February 16, 2015
She was tired and fell into an uneasy sleep. Tossing and turning, she awoke with a start and realized she was late. With no time to go over her equations or review her math book, Lulu flew out the door.
The drive-thru at her favorite espresso stand was jammed so she parked, ran inside, and got in line. She could hear the cashier three customers ahead of her: “that will be $5. Out of $20. $5’s your change.”
Next customer: “that will be $5. Out of $5. $20’s your change.”
Now it was her turn: “that will be $5. Out of $10. You owe me $5.” “Wait a minute,” Lulu said, “you owe me $5.” “That’s not what it says here,” the cashier said. “The register generates the numbers, I just collect the cash. Next.”
Pulling out of the driveway, she puzzled over this odd occurrence. She accelerated – or tried to – but the car sputtered and died. Out of gas. She had just filled up, and should be getting at least 25 miles per gallon. But this was more like 1/2 mile per tank. What?
The auto-club driver gave her 5 gallons to make it to the gas station. He told her it was $2.50 per gallon. She owed him $1000. “That’s too many zeros,” she said. “Pay, or walk,” he said.
She walked into work perplexed. Lulu’s co-worker was nodding her head at some numbers on the board. She read them aloud, “7,4,1,9,6,3,2,8,4. They’re in perfect order, but I have this 10 left over… ” Lulu rolled her eyes and said under her breath, “there is no math.”
There was a sharp ringing sound – Lulu’s alarm clock. Oh, thank goodness, it was only a dream. Lulu made sure she reviewed her equations before she got out of bed: 0 x 0 = 0, 1 x 0 = 0 all the way up to 12 x 12 = 144. Then she spent time reading in her math book. She certainly wasn’t going to be the cause of the collapse of math today, no sirree.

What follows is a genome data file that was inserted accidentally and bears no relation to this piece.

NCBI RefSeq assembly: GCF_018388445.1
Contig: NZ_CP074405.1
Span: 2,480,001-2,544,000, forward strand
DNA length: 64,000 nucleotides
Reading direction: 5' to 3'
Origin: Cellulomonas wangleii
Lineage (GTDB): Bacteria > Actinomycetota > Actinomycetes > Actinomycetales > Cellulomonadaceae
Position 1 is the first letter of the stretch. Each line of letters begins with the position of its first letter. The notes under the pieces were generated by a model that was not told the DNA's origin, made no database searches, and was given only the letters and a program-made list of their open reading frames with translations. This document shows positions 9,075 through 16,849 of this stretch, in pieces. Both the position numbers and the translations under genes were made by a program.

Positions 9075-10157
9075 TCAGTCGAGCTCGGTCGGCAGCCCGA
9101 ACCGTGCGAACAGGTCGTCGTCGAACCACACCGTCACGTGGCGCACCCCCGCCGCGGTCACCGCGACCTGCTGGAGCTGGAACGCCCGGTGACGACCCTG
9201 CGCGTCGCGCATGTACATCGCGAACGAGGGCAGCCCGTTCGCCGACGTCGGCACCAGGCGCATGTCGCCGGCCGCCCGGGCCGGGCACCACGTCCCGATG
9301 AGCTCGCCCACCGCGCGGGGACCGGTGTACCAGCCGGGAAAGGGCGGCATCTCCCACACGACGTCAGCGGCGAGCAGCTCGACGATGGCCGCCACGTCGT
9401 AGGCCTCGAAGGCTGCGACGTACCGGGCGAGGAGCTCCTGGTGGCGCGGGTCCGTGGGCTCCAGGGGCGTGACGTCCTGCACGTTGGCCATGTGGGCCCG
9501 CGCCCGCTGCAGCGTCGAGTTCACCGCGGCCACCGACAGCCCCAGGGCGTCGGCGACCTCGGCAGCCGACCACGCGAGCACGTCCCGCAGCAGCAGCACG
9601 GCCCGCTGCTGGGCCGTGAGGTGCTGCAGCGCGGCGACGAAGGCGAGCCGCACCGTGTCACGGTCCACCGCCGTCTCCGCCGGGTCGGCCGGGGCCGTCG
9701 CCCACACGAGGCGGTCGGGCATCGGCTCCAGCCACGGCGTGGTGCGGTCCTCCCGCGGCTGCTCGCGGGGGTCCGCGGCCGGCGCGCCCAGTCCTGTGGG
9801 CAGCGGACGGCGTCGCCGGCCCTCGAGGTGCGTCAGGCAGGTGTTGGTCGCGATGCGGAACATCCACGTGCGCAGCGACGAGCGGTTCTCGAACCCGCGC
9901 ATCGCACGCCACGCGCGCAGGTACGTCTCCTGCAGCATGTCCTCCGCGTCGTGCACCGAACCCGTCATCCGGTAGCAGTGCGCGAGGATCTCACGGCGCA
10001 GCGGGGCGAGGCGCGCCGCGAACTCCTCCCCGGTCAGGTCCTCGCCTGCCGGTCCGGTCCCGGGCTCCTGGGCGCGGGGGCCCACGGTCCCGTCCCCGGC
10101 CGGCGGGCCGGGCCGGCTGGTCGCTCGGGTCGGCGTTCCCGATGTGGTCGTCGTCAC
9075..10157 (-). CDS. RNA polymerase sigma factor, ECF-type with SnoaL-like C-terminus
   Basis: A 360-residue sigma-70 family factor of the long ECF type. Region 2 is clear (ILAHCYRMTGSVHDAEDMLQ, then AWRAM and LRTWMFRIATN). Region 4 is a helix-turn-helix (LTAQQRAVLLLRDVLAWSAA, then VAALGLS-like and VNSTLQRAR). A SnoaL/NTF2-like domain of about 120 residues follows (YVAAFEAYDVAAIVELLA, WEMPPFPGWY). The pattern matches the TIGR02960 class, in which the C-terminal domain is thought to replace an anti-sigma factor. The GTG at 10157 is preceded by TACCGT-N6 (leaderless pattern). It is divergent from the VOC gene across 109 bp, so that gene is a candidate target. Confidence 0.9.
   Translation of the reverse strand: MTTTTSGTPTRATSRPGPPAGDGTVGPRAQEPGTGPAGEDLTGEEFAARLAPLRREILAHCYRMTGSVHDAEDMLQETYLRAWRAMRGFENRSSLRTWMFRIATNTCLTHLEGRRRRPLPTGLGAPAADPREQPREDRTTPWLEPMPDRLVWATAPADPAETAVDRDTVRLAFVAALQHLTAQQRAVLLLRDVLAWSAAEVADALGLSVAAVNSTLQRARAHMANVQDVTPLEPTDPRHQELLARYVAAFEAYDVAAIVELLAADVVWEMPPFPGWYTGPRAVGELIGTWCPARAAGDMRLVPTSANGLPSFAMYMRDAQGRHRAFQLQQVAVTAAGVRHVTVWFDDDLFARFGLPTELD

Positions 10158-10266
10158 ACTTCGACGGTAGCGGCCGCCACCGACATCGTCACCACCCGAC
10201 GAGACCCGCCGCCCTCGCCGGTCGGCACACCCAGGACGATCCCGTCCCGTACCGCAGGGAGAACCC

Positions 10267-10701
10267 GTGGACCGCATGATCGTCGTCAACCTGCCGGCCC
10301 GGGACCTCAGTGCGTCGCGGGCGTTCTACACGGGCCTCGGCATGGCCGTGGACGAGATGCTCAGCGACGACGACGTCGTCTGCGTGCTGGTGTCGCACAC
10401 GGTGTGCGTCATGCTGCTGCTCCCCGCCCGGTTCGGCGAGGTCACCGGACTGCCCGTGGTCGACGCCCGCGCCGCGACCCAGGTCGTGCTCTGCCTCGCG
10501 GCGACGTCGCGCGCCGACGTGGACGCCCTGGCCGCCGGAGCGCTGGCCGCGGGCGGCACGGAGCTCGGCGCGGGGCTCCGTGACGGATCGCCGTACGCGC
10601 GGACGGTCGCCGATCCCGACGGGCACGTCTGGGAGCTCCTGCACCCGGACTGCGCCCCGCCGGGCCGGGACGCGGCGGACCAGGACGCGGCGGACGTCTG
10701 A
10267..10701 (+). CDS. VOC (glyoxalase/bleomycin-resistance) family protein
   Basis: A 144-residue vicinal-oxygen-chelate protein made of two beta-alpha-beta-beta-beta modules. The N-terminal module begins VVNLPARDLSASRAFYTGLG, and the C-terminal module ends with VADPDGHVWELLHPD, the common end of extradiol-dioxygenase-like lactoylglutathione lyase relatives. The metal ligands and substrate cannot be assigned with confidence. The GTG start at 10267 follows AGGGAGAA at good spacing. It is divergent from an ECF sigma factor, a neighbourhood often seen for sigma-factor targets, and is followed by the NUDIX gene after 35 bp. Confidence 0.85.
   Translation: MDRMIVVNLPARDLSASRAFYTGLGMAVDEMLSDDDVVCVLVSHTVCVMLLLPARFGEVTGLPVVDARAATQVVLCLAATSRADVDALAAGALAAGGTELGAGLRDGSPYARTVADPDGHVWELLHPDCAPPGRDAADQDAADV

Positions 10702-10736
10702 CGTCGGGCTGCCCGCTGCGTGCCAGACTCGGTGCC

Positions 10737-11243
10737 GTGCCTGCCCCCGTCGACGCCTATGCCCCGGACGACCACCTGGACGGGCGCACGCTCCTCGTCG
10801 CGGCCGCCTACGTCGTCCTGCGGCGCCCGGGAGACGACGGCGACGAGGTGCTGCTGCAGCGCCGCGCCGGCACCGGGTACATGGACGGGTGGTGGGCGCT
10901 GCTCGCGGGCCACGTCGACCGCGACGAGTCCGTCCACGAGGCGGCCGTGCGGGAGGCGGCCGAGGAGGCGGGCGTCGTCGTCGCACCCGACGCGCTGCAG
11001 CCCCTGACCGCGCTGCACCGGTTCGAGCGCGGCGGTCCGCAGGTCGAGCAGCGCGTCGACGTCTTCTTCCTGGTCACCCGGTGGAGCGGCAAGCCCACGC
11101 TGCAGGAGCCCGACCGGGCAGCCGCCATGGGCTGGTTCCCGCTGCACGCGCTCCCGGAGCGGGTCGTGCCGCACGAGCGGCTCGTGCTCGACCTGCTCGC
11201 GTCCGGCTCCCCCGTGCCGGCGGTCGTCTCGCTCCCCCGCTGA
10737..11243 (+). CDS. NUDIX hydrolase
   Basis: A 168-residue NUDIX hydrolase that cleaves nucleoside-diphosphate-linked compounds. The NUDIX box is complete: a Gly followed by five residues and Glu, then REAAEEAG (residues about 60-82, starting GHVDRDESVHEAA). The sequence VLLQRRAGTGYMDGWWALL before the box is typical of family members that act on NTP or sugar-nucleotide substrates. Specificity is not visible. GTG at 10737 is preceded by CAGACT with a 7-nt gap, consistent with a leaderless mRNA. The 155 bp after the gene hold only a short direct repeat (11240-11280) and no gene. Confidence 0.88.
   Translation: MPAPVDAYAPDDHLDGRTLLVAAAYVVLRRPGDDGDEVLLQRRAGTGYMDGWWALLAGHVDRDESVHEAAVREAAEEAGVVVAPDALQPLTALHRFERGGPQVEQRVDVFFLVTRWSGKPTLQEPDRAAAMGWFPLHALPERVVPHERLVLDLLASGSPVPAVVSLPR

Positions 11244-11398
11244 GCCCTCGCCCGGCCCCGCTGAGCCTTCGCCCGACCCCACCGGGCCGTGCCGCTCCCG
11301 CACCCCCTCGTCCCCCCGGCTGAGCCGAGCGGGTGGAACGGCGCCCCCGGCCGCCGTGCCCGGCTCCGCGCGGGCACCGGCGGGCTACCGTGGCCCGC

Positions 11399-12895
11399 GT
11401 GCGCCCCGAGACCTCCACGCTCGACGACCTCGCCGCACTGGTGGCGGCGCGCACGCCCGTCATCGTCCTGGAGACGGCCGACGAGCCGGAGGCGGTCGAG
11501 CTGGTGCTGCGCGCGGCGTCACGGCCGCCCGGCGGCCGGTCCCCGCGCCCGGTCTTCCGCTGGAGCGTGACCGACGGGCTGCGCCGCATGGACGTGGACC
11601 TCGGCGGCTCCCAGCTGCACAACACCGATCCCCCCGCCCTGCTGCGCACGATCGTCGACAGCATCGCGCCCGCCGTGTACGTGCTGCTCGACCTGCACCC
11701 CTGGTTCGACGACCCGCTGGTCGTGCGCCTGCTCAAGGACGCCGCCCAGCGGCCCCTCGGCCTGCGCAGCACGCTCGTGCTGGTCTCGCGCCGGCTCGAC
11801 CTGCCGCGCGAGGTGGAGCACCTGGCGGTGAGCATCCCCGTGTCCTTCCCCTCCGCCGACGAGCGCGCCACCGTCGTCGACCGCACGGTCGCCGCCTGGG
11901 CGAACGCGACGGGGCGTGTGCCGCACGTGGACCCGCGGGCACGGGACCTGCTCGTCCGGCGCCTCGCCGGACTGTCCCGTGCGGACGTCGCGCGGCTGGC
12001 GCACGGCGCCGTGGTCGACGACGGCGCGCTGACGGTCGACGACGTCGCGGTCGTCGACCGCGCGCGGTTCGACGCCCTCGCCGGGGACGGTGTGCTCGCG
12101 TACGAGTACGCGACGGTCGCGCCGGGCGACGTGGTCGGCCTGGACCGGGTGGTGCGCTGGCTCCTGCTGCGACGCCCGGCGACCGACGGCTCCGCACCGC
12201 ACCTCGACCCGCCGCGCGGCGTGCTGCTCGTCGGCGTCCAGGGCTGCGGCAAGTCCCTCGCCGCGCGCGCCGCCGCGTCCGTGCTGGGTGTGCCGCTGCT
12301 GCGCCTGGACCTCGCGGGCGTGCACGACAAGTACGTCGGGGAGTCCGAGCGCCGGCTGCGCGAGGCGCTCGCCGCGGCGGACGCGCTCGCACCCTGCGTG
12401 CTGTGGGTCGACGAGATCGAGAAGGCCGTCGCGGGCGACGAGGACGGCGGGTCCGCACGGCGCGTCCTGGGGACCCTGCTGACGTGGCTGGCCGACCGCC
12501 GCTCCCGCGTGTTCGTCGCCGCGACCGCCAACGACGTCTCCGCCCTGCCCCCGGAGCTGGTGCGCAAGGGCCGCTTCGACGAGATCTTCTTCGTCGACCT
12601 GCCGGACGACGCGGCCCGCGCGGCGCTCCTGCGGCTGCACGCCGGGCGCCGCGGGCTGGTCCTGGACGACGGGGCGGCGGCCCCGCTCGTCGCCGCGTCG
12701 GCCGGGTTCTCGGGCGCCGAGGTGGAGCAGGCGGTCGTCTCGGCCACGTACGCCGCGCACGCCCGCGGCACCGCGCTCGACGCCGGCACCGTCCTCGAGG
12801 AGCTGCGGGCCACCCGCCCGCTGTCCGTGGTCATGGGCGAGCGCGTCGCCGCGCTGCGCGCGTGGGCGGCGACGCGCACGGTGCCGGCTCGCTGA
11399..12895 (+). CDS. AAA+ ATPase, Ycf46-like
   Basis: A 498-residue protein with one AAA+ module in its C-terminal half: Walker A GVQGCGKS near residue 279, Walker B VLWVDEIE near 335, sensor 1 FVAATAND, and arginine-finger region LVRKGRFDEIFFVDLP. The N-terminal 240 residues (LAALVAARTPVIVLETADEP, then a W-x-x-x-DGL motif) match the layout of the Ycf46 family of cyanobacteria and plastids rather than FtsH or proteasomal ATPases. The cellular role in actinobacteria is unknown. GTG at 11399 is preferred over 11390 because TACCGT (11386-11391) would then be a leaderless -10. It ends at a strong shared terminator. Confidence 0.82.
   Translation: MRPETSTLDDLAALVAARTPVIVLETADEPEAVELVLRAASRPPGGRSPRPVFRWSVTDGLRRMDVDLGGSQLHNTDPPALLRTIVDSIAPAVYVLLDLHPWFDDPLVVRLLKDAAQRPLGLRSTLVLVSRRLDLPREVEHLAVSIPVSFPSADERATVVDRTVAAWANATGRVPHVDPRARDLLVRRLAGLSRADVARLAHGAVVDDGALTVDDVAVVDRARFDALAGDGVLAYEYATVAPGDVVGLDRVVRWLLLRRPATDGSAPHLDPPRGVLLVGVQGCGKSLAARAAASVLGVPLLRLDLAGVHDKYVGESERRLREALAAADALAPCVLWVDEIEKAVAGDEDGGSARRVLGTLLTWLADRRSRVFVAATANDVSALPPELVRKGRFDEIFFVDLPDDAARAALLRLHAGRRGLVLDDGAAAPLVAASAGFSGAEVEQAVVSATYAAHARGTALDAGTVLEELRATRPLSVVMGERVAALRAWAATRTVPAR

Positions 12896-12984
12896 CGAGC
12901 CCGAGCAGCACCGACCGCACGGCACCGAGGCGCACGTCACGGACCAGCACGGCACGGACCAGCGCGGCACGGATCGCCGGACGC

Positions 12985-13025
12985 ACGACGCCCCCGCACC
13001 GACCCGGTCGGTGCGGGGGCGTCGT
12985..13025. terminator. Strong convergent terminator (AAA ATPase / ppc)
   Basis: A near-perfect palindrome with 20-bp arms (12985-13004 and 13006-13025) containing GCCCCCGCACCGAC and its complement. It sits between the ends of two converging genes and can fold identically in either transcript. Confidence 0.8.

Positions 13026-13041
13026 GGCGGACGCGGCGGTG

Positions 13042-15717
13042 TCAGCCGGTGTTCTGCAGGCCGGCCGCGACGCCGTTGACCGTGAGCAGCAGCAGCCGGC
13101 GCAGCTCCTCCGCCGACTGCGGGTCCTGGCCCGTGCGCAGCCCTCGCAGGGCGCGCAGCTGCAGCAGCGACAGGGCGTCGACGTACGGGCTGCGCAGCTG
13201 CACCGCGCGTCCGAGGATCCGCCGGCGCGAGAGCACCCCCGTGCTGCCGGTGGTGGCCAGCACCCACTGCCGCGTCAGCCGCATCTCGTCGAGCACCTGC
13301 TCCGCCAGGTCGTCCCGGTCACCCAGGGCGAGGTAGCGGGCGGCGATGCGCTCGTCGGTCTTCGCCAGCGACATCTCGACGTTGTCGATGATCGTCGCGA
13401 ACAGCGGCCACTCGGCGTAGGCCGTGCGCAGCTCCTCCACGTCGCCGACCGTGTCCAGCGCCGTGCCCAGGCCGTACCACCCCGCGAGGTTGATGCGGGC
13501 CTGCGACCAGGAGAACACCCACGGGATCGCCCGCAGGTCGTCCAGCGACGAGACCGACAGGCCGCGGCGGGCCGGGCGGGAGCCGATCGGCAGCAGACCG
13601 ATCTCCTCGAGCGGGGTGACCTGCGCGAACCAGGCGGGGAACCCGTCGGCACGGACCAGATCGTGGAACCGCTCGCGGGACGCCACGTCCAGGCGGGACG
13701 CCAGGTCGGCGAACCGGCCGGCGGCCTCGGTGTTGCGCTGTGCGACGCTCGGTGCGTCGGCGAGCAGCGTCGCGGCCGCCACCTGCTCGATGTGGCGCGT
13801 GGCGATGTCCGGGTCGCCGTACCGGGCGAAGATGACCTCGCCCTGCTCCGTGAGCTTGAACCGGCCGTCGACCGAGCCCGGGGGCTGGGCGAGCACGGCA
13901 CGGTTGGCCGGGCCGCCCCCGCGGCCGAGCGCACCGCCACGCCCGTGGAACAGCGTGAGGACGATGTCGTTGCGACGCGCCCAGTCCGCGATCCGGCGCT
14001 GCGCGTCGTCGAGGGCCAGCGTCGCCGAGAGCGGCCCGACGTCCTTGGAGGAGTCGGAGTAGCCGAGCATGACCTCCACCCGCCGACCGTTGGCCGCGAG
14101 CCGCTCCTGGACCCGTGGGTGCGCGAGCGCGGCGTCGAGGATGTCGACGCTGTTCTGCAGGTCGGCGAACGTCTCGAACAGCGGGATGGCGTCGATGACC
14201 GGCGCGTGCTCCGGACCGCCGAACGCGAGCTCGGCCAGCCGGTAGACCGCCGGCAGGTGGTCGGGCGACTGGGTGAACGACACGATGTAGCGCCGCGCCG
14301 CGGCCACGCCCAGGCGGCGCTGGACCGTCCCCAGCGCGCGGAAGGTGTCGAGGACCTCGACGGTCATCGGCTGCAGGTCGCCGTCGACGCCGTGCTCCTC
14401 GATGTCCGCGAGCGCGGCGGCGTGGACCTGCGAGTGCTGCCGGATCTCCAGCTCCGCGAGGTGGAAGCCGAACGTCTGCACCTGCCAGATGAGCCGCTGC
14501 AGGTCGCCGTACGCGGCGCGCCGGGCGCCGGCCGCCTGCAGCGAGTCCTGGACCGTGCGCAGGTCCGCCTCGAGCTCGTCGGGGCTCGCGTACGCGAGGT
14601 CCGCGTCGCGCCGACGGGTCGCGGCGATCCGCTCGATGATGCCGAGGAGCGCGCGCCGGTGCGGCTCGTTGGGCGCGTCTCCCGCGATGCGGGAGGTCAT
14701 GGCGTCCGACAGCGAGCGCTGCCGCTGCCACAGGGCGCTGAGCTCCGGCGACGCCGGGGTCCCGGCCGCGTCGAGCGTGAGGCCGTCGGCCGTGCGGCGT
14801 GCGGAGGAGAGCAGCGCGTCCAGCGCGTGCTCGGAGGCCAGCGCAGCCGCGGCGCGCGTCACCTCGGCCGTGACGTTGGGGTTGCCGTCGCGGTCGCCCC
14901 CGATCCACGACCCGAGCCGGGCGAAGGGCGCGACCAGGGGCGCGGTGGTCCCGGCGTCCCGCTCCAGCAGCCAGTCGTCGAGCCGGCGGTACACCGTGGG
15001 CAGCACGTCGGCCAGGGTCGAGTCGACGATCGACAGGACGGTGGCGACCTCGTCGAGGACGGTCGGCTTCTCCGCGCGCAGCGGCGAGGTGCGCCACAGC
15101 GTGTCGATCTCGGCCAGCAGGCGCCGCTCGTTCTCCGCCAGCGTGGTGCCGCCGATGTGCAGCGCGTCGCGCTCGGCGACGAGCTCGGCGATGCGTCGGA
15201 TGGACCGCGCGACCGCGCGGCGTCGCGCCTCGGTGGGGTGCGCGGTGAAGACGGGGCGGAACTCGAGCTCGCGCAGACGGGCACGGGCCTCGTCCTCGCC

Aren’t you grateful that’s not the way it really works?
Lulu is no more responsible for the operation of the laws of math than you or I are. Nor could not having time to review those laws, in any way impinge upon their usefulness or activity.
On the contrary, the laws of mathematics are consistent and demonstrable regardless of who knows them or uses them – or doesn’t know them or doesn’t use them.
The laws of God are the same way. They are consistently universal and impartial in their operation and availability. Nothing you do – or don’t do – effects any aspect of their eternal action.
Jesus raised the dead, fed the multitudes, healed the sick, and walked on the water, all through the ever present laws of God. He included everyone in their operation when he said, “Our Father which art in heaven…” (Matt 6:9) And then he promised those laws would always operate (John 14:12).
Today, take as much time as you need to affirm your own place in God’s universe. Let your prayers embrace God’s allness and your relationship with Him; the unchanging power of good and your expression of it. But remember that your prayers don’t design your day – only God can do that. Your prayers reveal your day, the reliably harmonious day of God’s creating. Just like math and numbers never change regardless of our attention to them – or lack thereof. And that’s not a dream.
This is part 2 of the Lulu saga. To see part 1, click here:
Melissa Hayden is a Christian Science practitioner in Salem, OR. You can find more information and additional articles at this link. If you like what you’re reading, click the “add me” button.